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About Portland observer. (Portland, Or.) 1970-current | View Entire Issue (May 3, 2017)
Volume XLVI • Number 18
See story, page 5
See Local News, page 3
Wednesday • May 3, 2017
Established in 1970
Committed to Cultural Diversity
photo by Z achary S enn /t he p ortland o bSever
Jamila Singleton Munson runs for the Portland School Board to bring more collaborative leadership to the panel and to support equitable policies and procedures that will
decrease disparities between students.
Homegrown educator puts
prescription in campaign
Z achary S enn
t he p ortland o bServer
A homegrown candidate for the Portland School Board
is promoting her experience in education and pledging a
new type of collaborate leadership in a campaign for elec-
tion in the upcoming May 16 vote-by-mail election.
Jamila Singleton Munson, a Grant High School grad-
uate, former teacher, principal, and leader of a nonprofit
organization for future educational leaders, said she wants
to reshape public education in Portland.
No incumbents will stand in this year’s Portland School
Board races which will see the election of three new board
members to the seven-member panel. Munson would be
the only black member if elected to her position.
The school board is responsible for establishing bud-
gets and laying out policies for governing 78 schools serv-
ing more than 49,000 students. In the past year, the district
has been plagued with a scandal involving elevated lead
levels from plumbing in drinking water.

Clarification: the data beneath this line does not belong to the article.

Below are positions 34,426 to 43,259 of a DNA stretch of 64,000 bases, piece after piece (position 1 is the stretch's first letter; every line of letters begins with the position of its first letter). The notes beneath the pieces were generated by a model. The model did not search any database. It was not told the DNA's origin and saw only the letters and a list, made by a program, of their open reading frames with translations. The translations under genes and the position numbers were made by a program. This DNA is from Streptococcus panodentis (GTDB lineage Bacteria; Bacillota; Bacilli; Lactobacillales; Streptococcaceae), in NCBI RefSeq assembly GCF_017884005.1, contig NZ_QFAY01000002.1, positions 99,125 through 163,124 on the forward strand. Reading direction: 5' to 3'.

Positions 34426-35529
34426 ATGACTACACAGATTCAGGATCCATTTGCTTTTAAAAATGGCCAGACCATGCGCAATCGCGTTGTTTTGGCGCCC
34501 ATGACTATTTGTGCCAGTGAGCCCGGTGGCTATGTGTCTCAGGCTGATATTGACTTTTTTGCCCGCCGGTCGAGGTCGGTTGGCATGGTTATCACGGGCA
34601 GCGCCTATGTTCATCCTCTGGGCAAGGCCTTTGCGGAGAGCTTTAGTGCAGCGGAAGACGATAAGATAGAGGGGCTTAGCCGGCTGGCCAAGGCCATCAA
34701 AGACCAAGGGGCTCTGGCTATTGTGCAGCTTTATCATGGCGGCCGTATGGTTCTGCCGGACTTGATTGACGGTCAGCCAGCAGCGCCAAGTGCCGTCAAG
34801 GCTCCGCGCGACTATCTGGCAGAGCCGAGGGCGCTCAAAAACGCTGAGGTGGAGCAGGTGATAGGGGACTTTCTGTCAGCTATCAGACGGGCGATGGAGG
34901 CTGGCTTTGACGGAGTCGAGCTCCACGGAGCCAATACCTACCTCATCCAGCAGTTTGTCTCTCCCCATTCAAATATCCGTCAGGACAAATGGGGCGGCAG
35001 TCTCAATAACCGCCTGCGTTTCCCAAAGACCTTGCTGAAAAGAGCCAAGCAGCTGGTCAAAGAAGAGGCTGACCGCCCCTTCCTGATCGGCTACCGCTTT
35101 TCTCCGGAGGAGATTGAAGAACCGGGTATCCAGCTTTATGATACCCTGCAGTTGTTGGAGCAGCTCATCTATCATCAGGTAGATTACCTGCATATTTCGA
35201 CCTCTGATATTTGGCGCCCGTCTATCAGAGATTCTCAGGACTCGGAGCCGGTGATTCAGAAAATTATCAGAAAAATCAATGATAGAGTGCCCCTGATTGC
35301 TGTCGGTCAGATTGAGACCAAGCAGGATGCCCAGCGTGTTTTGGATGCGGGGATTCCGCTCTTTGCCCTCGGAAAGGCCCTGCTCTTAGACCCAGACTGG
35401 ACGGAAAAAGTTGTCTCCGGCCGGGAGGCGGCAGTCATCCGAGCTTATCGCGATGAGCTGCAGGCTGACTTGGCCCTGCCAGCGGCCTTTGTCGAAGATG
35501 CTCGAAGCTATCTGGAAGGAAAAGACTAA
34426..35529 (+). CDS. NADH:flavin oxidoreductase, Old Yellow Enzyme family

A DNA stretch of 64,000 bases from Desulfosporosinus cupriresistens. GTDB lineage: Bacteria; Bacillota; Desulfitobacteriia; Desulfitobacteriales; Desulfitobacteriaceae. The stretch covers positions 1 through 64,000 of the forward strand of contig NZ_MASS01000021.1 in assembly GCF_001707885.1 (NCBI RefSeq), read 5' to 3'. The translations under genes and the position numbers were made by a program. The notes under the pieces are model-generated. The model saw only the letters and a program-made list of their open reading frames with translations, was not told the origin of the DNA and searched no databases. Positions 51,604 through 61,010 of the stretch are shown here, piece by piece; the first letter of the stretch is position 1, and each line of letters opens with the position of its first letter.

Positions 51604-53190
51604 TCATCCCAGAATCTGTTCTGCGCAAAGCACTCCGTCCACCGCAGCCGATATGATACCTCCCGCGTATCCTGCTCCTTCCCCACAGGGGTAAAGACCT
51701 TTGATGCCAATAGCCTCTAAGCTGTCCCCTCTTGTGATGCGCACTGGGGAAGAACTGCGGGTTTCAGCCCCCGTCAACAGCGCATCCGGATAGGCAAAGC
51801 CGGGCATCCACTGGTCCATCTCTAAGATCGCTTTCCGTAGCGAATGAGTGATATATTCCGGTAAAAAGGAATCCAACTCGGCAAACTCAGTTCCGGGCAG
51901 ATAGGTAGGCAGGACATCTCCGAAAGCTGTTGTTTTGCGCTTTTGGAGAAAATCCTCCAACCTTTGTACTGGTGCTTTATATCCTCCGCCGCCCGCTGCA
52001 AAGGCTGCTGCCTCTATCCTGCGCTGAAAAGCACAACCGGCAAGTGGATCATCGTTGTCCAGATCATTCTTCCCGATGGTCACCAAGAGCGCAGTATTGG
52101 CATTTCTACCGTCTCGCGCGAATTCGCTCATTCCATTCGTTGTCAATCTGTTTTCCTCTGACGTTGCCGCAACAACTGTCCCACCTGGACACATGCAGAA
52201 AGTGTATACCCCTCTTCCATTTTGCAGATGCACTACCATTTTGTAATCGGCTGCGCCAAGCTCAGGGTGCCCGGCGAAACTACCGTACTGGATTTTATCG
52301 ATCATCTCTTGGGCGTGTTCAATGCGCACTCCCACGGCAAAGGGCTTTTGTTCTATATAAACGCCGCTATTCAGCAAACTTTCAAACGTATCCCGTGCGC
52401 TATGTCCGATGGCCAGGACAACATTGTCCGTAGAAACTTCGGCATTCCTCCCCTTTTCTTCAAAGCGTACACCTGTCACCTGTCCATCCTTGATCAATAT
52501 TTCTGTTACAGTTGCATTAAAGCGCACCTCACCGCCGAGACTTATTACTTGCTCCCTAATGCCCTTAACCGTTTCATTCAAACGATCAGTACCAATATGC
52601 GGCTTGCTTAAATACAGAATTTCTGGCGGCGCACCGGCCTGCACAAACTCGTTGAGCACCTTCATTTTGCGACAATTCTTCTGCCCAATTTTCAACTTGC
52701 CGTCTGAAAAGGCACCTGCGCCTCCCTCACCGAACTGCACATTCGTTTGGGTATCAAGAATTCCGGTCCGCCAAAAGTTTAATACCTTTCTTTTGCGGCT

Munson developed her skills as an educator after grad-
uating from the University of Oregon. Her first assign-
ment was serving as a fifth-grade public school teacher in
the South Bronx after being recruited by Teach for Amer-
ica, a nonprofit which seeks to develop future educational
“I spent my time there really striving to build a learn-
ing environment for all kids to be successful,” Munson
told the Portland Observer in an interview. “My intent was
to ensure that they all ended up in high school already
thinking about college.”
Munson says that her desire to decrease disparities be-
tween students in the school system has driven her career.
“My work as an educator has been really focused on
educational equity,” she explained.
After finishing out a two year tenure with Teach for
America, Munson joined the Knowledge is Power Pro-
gram, a nationwide group of pubic charter schools aiming
for higher graduation rates and college readiness.
“I was drawn to the college focus,” Munson said. “I
worked in similar communities, where students have been
historically underserved. I’m proud of that work.”
Under Knowledge is Power, Munson spent seven years
working as a teacher and later as a principal, both in Hous-
ton and Los Angeles.
After coming back to Portland to be closer to family,
Munson said that she became dismayed by the status of
Oregon’s educational system.
I started reading newspaper articles about the low grad-
uation rates, and I started to feel more convicted about
what was happening here,” said Munson, adding, “this is
Munson says that she is running for the board position
because she believes that she can help optimize the way
that board members communicate.
“I want to bring my leadership to the board,” she ex-
plained. “It’s critical for there to be a more collective ori-
entation to board leadership.”
Portland’s school board has been beleaguered by
months of infighting as the district reels from its ongoing
lead crisis, which also spurred a fumbling search for a new
superintendent. The former superintendent, Carole Smith,
stepped down from the position in July following reports
that she mishandled the district’s environmental woes.
“The board is not functioning at the highest level it
can,” said Munson. “That’s impacting the health of the
c ontinued on p age 5